Elliott was issued a $150,000 secured bond and, as of presstime, is being held at the Watauga County Detention Center. Garland Baker was appointed to Elliott’s case, which has a court date set for May 13 following a first appearance in court on April 9.
RALEIGH — A bill making its way through the N.C. legislature would allow more access to public records related to investigations and departures of government employees.
The Government Transparency Act of 2021, or Senate Bill 355, would allow access to employee records that show why someone was promoted, demoted, dismissed, transferred, suspended or any other change to a position classification. The records would be available for any state agency, local boards of education, board of trustees, and city and county employees.
The full title of the bill is “An Act to Strengthen Confidence in Government by Increasing Accessibility to Public Personnel Hiring, Firing and Performance Records.”
Director of NC Open Government Coalition Brooks Fuller said under current law the public can only get limited information from a public servant’s personnel file.
“In most cases, the public only learns the reasons for a personnel action when a public servant is terminated,” Fuller said. “This bill would make it so that the public gets more information about other personnel actions as well, such as promotions and suspensions. This could be incredibly important when the public wants to learn about a public servant’s disciplinary record but the public servant has never been terminated from a role.”
Senate Bill 355 would modify the current statute — NCGS 126-23 — which tells what employee records each department, agency, institution, commission and bureau of the state should keep.
Currently, under NCGS 160A-168, city employers aren’t required to disclose investigative reports or memoranda and other information concerning the investigation of possible criminal actions of an employee, until the investigation is completed and no criminal action is taken, or until the criminal action is concluded.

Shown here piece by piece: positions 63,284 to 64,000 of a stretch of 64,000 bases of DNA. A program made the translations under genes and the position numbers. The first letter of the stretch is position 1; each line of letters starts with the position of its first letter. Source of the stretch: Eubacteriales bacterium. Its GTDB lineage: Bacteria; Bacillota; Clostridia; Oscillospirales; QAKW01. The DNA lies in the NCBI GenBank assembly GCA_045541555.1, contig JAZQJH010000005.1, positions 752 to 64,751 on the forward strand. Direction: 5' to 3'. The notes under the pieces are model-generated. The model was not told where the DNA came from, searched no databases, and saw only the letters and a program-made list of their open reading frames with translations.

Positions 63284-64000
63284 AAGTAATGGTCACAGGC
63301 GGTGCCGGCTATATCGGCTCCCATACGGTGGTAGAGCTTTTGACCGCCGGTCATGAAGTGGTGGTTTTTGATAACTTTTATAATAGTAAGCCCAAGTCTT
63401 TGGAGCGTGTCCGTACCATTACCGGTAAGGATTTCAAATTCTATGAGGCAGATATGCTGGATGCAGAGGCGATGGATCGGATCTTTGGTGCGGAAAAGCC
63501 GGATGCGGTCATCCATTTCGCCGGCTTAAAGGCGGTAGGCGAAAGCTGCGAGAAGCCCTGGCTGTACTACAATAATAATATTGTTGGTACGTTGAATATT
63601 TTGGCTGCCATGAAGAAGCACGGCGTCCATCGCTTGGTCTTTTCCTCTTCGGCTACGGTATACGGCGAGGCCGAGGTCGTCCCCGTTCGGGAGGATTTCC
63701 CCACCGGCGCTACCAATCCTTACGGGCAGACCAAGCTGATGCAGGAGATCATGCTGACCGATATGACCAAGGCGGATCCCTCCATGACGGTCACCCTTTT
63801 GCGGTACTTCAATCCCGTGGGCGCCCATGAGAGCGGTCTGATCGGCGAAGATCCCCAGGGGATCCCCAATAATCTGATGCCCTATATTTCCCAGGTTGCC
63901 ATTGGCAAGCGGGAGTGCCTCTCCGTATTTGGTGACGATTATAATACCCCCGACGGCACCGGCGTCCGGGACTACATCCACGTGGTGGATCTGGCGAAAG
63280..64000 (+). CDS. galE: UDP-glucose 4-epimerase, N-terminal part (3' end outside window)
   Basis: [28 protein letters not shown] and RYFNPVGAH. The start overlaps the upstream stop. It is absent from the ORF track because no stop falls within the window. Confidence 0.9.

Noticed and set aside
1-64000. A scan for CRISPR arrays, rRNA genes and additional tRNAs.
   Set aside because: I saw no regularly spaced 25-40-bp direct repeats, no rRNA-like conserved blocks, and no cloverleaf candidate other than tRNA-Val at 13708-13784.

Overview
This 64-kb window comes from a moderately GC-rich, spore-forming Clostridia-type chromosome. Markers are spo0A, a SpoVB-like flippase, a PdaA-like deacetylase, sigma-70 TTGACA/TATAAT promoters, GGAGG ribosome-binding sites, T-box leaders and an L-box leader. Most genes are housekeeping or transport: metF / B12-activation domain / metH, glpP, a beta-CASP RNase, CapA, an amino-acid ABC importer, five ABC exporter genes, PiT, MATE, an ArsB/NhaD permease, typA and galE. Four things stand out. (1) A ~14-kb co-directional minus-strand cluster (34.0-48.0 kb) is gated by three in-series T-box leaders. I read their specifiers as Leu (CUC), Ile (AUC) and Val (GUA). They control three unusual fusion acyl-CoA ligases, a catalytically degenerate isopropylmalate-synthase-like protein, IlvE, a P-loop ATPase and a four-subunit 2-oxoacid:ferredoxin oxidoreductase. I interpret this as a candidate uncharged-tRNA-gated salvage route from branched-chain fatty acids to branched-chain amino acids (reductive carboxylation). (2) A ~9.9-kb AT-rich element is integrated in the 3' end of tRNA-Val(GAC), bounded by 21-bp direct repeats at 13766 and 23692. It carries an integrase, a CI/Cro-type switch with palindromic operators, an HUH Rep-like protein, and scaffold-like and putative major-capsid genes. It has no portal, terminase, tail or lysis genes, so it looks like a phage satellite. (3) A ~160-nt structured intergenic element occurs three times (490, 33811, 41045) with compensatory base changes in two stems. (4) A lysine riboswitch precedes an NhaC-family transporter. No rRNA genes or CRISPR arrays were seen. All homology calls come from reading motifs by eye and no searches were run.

The bill is sponsored by Sen. Norman Sanderson (R–District 2), Sen. Bill Rabon (R–District 8) and Sen. Joyce Krawiec (R–District 31).
If the bill were to become law, it would become effective Dec. 1. Boone Police Chief Andy Le Beau said he does not provide a lot of commentary on political matters and that the department would comply with laws enacted by the state legislature.
“At the Boone Police Department we have demonstrated transparency over many years with our cooperation with citizens and with the media,” Le Beau said.
Specifically for the Government Transparency Act, Le Beau said legislators will have to weigh employee privacy rights and the need for public trust.
“If I had a concern over a piece of legislation, I may contact my representative just like any citizen, but again, I do not believe that it is my place to publicly delve into legislative matters,” Le Beau said. “I just want to run a great police department.”
Le Beau also mentioned a law related to police — Senate Bill 300 — that would create a database for law enforcement agencies to use to track disciplinary actions and decertification of law enforcement officers in the state.
“We believe in doing thorough background checks on each and every employee to make sure we are hiring people without ethical baggage,” Le Beau said.